Using Fisheye Lenses in Real Estate Photography

By
Real Estate Broker/Owner with Wayzata Lakes Realty: Eric Kodner Sells Twin Cities Homes
https://activerain.com/droplet/sRg


Using Fisheye Lenses in Real Estate Photography

 

Fisheye lenses have their place in real estate photography.  Ten years ago, people were using fisheye photos to create 360-degree panoramic tours.  But times have changed.  Uncompressed fisheye shots make great interior panoramas, without the use of 360 degree software.

For these examples, I used a Canon 5D Mark II camera body with the f2.8 Canon 15mm Fisheye lens.  All of the shots below were uncompressed using DxO software.

Fisheye pano taken with Canon 15mm fisheye lens

This ultrawide kitchen shot was purely an experiment, but it gives you an idea of the visual impact of a one-click interior panorama. 

[351 Old Fort Road, La Pointe, WI 54850, listed for sale by Madeline Island Realty]


Canon Fisheye shot - 5D Mark II camera body

Fisheye shots give a unique perspective to a space which might otherwise be difficult to communicate

[351 Old Fort Road, LaPointe, Wisconsin].

 

Exterior panorama - 15mm Canon Fisheye lens

Fisheye photos work outdoors too.  This ultrawide view adds sizzle and interest to what would otherwise be an ordinary picture

[351 Old Fort Road, LaPointe, WI].

 

Fisheye shot of marble tiled shower

There's no better way to turn a small space into a vast one.  Fisheye lenses can make the impossible a reality. 

[2865 North Shore Road, La Pointe, WI 54850, listed for sale by Madeline Island Realty]


Bell Street Gallery on Madeline Island - Photo by Eric Kodner, Madeline Island Realty

This shot is one of my favorites.  How else could a photographer fit an entire art gallery into a single frame?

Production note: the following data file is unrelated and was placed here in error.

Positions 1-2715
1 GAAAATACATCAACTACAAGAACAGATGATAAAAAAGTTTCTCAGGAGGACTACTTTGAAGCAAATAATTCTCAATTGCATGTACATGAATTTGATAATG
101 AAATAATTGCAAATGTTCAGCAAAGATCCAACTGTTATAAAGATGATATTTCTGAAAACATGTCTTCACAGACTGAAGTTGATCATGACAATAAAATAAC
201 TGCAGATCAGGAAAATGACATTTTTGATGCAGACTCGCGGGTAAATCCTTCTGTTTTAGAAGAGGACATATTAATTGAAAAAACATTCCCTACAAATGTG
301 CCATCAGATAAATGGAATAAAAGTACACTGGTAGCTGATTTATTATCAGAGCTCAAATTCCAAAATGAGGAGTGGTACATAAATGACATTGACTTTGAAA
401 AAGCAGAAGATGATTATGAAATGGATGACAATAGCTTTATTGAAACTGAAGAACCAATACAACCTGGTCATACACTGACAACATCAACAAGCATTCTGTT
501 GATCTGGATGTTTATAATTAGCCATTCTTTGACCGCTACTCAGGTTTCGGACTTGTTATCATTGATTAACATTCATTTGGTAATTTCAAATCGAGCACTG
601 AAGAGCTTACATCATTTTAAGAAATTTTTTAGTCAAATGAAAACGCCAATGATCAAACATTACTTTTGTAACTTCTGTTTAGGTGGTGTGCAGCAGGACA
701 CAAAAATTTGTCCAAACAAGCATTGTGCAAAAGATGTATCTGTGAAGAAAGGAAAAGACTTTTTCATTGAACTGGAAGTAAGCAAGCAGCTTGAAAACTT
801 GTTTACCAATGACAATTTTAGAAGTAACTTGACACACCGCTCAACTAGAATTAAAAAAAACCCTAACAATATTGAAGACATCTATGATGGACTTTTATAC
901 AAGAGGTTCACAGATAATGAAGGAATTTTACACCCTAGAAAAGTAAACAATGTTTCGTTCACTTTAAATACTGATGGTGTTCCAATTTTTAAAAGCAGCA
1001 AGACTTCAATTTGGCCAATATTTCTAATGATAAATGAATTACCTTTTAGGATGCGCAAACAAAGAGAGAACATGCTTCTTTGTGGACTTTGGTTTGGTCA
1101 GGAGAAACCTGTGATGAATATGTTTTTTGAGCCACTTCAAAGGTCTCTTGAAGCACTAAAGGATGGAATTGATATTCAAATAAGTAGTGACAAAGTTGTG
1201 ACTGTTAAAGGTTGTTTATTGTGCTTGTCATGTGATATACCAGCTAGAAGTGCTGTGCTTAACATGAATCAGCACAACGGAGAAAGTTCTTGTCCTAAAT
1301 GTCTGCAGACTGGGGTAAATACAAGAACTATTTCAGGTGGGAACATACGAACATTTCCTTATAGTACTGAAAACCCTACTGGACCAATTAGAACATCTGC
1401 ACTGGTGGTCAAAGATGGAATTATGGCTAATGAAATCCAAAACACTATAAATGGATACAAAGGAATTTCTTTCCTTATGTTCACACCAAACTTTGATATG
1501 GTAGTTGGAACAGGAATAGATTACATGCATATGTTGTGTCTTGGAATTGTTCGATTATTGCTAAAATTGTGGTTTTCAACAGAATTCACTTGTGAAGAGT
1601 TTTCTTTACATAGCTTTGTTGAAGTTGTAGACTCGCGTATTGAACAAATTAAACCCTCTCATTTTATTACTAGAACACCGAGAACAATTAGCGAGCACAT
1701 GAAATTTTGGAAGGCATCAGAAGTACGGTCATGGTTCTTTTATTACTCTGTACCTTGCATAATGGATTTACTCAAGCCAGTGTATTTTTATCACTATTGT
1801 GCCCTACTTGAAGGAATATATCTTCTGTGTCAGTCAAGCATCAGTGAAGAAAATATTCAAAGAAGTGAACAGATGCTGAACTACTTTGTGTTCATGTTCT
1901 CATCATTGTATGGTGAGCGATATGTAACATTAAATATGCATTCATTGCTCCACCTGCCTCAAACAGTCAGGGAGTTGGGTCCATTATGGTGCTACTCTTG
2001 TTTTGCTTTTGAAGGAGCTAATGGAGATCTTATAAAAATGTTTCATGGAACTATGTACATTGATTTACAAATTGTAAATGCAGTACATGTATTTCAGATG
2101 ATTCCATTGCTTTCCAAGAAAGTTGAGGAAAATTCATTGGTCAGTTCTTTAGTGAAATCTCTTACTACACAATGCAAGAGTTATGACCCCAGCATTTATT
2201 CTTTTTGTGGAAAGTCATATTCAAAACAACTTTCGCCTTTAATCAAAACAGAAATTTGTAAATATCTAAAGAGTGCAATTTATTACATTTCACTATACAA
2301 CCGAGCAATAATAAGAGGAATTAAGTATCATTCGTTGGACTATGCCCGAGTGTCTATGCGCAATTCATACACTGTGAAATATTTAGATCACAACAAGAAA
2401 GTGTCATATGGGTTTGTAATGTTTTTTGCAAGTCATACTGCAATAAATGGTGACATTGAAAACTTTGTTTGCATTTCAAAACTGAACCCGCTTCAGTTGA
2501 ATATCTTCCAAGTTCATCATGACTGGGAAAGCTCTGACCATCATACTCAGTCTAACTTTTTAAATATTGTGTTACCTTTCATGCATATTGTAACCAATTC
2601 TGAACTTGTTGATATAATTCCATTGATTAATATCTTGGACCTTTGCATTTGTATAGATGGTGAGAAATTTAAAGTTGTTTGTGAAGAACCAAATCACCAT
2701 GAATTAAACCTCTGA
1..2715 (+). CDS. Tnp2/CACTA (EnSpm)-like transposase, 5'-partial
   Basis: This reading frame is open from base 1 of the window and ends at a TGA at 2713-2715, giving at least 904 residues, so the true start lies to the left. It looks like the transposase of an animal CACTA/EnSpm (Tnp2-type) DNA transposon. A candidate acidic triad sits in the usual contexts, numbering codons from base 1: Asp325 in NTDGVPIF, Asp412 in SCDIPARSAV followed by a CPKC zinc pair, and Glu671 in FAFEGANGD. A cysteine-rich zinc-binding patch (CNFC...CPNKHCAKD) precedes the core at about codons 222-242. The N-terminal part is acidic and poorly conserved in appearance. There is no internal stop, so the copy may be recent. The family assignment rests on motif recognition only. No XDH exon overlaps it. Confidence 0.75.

[Bell Street Gallery on Madeline Island, photo courtesy of Madeline Island Realty]

 

Fisheye photo techniques aren't applicable to all situations, but they can be another tool in your arsenal when you're trying to do something remarkable with your listing photos.

 

 

Posted by

Contact Broker Eric Kodner with Wayzata Lakes Realty about Minneapolis & Saint Paul area properties, including Lake Minnetonka, Edina and the Minneapolis City Lakes area (Lake Calhoun, Lake of the Isles, Lake Harriet). We also sell on the Saint Croix River and on Lake Superior, including Bayfield, Wisconsin and Madeline Island homes.  With sixteen years experience marketing and selling waterfront properties in Minnesota and Wisconsin, we know Lake Minnetonka and Madeline Island real estate.

Wayzata Lakes Realty LLC (Minnesota) and Madeline Island Realty LLC (Wisconsin)

Real Estate Brokerage licensed in Minnesota & Wisconsin

Phone or Text Message 612.670.2539

EMKodner@Gmail.com  or

MadelineIsland@Gmail.com

Wayzata Lakes Realty

 

 

 

 

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Rainmaker
564,765
Eric Kodner
Madeline Island Realty - La Pointe, WI
CRS, Madeline Island Realty, LaPointe, WI 54850 -

Stephen - It's definitely worth experimenting with fisheye lenses. I know it may not be the best choice for all shots, but it can add capabilities that we just don't have with other lenses.

Jan 22, 2012 01:52 AM #7
Rainmaker
564,765
Eric Kodner
Madeline Island Realty - La Pointe, WI
CRS, Madeline Island Realty, LaPointe, WI 54850 -

Wallace - I've heard that argument from a competitor and frankly I just don't buy it.  Nothing has been done to alter the content of these frames, except to compress a wider field of view into a single frame.

Kindly explain to me how the above photos are not a "good representation of the home".  In my opinion, your claim that "many prospects are suspecting something" about photos like the ones above is a gross exaggeration. Please be so kind as to quote us some verifiable numbers of these "many people" you have encountered who are "suspecting something".